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    Pricing is really weird lately

    Michael Raines/Getty Images; Jenny Chang-Rodriguez/BI

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    Halfway through the week! Have an extra $22 million lying around? Check out this newly listed ranch in Montana, which was once home to a Soviet Union pilot who defected to the West.

    In today’s big story, we’re looking at why pricing is so weird these days.

    What’s on deck:

    Markets: Forget AI. JPMorgan says these three sectors could offer gains like “coiled springs.”Tech: Staff say Tesla prioritizes VIP data to train its self-driving cars.Business: Beige begone. Colorful, wacky homes are in.

    But first, that costs how much?!

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    The big story

    The age of wild price swings

    Getty Images; Alyssa Powell/BI

    If the cost of living in America is giving you whiplash right now, you’re not alone.

    Over the past few years, we’ve (perhaps begrudgingly) grown accustomed to dynamic pricing. Whether it’s the cost of Ubers, airline tickets, or popular artists’ concerts, prices that fluctuate based on market conditions are the new norm.

    But after a few years of infecting big-ticket items, writes Business Insider’s Emily Stewart, wildly varying prices are coming to everyday items — and it’s driving Americans crazy.

    Remember Wendy’s “dynamic pricing” fiasco? The fast-food chain botched the rollout of its new variable price model and had to insist it wouldn’t be used to charge more during peak hours. More recently, Walmart introduced digital price tags, which some people said could be used for variable pricing. (Walmart said its “everyday low price” strategy isn’t changing.)

    And when prices aren’t fluctuating, they’re simply higher: Everything from fast food to new homes has shot up in price since the pandemic.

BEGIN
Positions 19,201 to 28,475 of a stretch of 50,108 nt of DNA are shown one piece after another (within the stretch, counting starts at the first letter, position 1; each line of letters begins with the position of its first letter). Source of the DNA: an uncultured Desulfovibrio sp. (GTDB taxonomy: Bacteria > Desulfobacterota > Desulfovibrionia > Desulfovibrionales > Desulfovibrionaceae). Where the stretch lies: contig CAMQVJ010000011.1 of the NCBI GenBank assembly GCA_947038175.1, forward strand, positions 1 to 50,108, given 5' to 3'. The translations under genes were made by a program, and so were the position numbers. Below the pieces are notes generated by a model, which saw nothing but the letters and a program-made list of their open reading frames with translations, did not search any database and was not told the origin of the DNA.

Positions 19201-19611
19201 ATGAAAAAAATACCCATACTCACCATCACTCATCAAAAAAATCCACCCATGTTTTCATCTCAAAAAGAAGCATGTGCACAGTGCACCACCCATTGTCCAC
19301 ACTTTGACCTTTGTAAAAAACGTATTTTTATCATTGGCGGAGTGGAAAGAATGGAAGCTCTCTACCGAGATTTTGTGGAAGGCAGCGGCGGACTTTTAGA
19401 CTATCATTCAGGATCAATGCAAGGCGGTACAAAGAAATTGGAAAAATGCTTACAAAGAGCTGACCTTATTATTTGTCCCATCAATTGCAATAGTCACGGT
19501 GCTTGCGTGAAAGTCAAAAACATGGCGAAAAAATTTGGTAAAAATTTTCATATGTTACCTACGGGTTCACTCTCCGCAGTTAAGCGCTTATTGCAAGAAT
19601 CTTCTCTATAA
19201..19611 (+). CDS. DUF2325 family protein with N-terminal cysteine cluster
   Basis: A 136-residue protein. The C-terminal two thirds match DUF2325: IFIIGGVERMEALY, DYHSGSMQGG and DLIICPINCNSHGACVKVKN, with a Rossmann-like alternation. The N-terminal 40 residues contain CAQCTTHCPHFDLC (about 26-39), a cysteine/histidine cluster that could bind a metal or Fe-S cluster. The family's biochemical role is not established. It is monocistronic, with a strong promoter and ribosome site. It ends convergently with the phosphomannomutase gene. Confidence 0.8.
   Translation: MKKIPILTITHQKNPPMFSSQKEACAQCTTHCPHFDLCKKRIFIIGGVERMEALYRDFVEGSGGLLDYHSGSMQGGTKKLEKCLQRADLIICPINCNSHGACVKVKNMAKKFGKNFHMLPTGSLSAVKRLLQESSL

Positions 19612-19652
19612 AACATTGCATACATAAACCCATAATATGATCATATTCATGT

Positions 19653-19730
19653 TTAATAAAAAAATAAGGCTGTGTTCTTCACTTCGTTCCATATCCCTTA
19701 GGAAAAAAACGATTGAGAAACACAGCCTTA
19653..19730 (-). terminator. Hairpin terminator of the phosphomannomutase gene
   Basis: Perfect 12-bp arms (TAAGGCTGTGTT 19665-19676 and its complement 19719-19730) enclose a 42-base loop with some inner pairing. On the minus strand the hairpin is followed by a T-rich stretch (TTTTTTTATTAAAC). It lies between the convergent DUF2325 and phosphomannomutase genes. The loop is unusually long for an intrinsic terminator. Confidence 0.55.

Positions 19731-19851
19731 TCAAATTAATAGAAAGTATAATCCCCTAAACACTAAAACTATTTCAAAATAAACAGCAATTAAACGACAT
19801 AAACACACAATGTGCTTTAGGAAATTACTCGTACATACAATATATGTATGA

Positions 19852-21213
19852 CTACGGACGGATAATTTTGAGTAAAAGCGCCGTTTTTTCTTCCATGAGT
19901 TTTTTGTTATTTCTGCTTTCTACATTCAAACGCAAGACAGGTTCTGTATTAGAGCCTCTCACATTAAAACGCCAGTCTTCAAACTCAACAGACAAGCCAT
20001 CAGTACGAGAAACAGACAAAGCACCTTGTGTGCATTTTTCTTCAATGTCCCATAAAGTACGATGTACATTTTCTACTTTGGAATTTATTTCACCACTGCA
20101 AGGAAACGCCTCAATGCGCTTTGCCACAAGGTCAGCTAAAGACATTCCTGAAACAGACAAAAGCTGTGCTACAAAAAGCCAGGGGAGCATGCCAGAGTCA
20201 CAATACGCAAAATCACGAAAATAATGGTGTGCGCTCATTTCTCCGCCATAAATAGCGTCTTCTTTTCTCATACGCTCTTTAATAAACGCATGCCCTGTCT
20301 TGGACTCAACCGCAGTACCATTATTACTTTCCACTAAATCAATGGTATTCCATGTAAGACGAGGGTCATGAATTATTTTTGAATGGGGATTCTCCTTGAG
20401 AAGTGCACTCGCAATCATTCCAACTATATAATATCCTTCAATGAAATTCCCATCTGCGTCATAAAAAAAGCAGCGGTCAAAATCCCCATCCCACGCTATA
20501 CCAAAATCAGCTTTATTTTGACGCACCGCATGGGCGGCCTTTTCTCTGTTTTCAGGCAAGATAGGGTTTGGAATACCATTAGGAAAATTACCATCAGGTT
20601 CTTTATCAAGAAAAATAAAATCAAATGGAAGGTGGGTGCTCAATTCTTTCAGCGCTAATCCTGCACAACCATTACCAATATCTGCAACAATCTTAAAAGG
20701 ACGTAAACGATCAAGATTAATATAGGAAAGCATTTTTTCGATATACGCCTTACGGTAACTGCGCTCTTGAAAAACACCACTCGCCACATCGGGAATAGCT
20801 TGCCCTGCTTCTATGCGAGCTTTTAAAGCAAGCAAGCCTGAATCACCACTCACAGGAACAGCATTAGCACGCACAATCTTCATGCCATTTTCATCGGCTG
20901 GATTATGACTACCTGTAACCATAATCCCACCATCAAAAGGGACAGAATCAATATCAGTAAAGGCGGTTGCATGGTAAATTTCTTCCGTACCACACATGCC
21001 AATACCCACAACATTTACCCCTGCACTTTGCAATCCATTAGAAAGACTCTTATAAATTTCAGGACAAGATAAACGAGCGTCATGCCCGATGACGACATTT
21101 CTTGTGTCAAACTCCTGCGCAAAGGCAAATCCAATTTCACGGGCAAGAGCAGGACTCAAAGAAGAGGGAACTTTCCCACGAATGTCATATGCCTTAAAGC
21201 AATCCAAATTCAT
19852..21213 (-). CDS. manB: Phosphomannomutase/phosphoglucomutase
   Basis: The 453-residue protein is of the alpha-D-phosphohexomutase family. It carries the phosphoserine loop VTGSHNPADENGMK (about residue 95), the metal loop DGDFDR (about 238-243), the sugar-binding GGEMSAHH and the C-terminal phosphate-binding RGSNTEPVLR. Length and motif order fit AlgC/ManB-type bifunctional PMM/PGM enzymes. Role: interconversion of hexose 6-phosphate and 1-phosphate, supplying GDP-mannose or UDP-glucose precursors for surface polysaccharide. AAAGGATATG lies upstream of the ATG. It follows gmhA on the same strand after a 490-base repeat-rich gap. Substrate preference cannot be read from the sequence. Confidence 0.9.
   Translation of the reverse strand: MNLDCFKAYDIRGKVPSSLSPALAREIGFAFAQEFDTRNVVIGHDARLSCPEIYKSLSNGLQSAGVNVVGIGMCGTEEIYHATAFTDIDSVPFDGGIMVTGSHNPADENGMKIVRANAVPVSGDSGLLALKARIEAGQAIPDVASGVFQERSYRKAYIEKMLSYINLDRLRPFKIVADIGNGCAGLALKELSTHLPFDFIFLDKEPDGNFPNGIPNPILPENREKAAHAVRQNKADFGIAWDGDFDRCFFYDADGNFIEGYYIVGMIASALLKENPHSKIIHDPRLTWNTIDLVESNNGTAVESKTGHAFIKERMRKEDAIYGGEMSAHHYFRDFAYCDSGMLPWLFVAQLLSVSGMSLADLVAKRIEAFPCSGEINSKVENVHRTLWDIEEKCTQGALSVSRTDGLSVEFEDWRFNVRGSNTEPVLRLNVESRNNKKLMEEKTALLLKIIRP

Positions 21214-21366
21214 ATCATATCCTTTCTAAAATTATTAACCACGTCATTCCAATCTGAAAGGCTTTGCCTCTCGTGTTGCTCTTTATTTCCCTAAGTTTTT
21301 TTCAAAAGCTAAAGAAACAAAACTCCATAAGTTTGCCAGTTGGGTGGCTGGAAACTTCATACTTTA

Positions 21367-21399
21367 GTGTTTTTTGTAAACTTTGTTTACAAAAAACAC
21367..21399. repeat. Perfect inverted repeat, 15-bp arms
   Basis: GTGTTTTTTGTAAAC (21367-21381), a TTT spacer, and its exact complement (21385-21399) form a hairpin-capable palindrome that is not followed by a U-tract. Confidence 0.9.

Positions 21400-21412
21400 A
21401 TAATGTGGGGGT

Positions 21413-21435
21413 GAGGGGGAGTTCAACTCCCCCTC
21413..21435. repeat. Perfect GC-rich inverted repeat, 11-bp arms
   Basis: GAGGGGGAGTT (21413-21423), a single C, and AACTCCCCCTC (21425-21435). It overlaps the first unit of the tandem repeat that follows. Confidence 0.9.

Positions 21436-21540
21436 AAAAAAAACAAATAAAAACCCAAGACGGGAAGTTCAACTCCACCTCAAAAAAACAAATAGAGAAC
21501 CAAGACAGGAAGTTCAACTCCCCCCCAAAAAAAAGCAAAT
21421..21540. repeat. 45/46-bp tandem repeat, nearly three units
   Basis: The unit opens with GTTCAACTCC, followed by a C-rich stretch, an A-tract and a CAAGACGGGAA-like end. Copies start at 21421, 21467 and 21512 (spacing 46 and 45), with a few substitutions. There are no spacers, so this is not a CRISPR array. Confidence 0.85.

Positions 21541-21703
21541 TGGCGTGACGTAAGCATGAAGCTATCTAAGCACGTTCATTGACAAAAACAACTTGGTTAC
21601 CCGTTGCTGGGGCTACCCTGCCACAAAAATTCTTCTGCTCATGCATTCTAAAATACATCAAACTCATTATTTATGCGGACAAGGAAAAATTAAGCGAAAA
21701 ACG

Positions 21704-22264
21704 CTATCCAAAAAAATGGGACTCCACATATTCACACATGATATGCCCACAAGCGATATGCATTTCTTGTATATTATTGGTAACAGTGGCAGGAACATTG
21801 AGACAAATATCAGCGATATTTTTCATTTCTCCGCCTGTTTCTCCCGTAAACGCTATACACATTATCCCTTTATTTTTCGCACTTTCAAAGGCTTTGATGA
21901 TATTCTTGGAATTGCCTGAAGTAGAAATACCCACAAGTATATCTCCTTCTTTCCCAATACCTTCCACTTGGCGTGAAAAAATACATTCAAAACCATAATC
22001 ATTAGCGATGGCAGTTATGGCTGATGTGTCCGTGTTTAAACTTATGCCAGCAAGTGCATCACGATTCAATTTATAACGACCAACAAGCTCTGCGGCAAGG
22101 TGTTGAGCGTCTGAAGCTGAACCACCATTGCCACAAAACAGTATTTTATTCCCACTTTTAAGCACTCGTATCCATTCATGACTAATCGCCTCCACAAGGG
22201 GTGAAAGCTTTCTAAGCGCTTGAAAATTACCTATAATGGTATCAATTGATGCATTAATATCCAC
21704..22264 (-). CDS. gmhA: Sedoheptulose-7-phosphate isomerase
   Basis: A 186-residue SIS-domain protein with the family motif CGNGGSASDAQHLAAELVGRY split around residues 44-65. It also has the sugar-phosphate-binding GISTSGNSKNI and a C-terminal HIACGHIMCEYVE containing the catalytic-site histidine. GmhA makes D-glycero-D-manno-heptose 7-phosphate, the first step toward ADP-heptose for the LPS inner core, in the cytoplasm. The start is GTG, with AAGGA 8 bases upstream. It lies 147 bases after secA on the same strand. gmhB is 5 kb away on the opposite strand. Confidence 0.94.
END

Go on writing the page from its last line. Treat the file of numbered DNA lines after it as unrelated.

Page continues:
The result can be maddening, especially when we can clearly remember a time when prices felt more reasonable. The constantly changing costs have consumers feeling a sense of price fatigue, Emily writes.

    Michael Raines

    Sometimes, the only way out is through.

    How do you begin to fix — or even just accept — such astronomical pricing? Emily writes that most economists agree that government-mandated price-fixing isn’t the way to go about it. And while inflation is getting better, the potential of it getting worse again still looms.

    Then there’s the problem of AI-powered price gouging.

    BI recently reported that companies use artificial intelligence to figure out how much you make, where you’re located, and what kind of mood you’re in — and use it to calculate exactly how much you’d be willing to pay for something.

    And you can’t fight algorithms that know you better than you know yourself.

    So, as Emily writes, you can’t fault anyone for feeling a certain sense of doom and gloom about the economy. Heck, some people have come to feel like the middle-class American dream is out of reach entirely.

    In times like this, she says, the only way to get used to such high prices is to try to forget what those numbers were in 2019.

    3 things in markets

    iStock; Rebecca Zisser/BI

    Forget AI — look into these three underbought areas. Investors are still caught up in the artificial intelligence frenzy, but unrealized upside exists in the semiconductor, rail and parcel, and home improvement sectors. According to JPMorgan, they could offer gains like “coiled springs.”EV stocks roar to life. Electric vehicle stocks are soaring as second-quarter deliveries trounced Wall Street estimates. Tesla, Rivian, and Lucid Group have all seen major rebounds, a promising sign for the sector.How to avoid a recession. Artificial intelligence, immigration, and rich people will save the US economy from a decline, according to Michael Arone, a State Street investment strategist.